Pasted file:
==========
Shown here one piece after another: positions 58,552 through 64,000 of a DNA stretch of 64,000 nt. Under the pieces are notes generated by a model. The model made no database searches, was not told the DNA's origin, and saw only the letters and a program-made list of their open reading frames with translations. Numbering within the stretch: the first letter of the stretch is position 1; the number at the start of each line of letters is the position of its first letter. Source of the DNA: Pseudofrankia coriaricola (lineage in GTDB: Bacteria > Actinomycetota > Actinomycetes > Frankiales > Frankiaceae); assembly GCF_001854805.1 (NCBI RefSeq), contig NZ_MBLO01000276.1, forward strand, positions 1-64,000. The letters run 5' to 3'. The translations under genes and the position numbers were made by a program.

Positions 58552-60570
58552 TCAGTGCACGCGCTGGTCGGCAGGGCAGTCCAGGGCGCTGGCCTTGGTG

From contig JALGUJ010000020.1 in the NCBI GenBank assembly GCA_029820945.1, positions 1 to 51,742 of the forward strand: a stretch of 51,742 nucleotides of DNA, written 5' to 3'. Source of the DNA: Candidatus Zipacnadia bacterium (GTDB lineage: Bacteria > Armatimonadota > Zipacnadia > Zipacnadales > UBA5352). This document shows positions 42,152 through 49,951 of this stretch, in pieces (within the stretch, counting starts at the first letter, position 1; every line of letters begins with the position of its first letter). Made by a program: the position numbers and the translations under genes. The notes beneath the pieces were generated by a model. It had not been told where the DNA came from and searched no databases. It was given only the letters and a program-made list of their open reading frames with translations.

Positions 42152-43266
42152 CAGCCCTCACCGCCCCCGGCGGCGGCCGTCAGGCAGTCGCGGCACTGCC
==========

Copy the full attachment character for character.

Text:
Shown here one piece after another: positions 58,552 through 64,000 of a DNA stretch of 64,000 nt. Under the pieces are notes generated by a model. The model made no database searches, was not told the DNA's origin, and saw only the letters and a program-made list of their open reading frames with translations. Numbering within the stretch: the first letter of the stretch is position 1; the number at the start of each line of letters is the position of its first letter. Source of the DNA: Pseudofrankia coriaricola (lineage in GTDB: Bacteria > Actinomycetota > Actinomycetes > Frankiales > Frankiaceae); assembly GCF_001854805.1 (NCBI RefSeq), contig NZ_MBLO01000276.1, forward strand, positions 1-64,000. The letters run 5' to 3'. The translations under genes and the position numbers were made by a program.

Positions 58552-60570
58552 TCAGTGCACGCGCTGGTCGGCAGGGCAGTCCAGGGCGCTGGCCTTGGTG

From contig JALGUJ010000020.1 in the NCBI GenBank assembly GCA_029820945.1, positions 1 to 51,742 of the forward strand: a stretch of 51,742 nucleotides of DNA, written 5' to 3'. Source of the DNA: Candidatus Zipacnadia bacterium (GTDB lineage: Bacteria > Armatimonadota > Zipacnadia > Zipacnadales > UBA5352). This document shows positions 42,152 through 49,951 of this stretch, in pieces (within the stretch, counting starts at the first letter, position 1; every line of letters begins with the position of its first letter). Made by a program: the position numbers and the translations under genes. The notes beneath the pieces were generated by a model. It had not been told where the DNA came from and searched no databases. It was given only the letters and a program-made list of their open reading frames with translations.

Positions 42152-43266
42152 CAGCCCTCACCGCCCCCGGCGGCGGCCGTCAGGCAGTCGCGGCACTGCC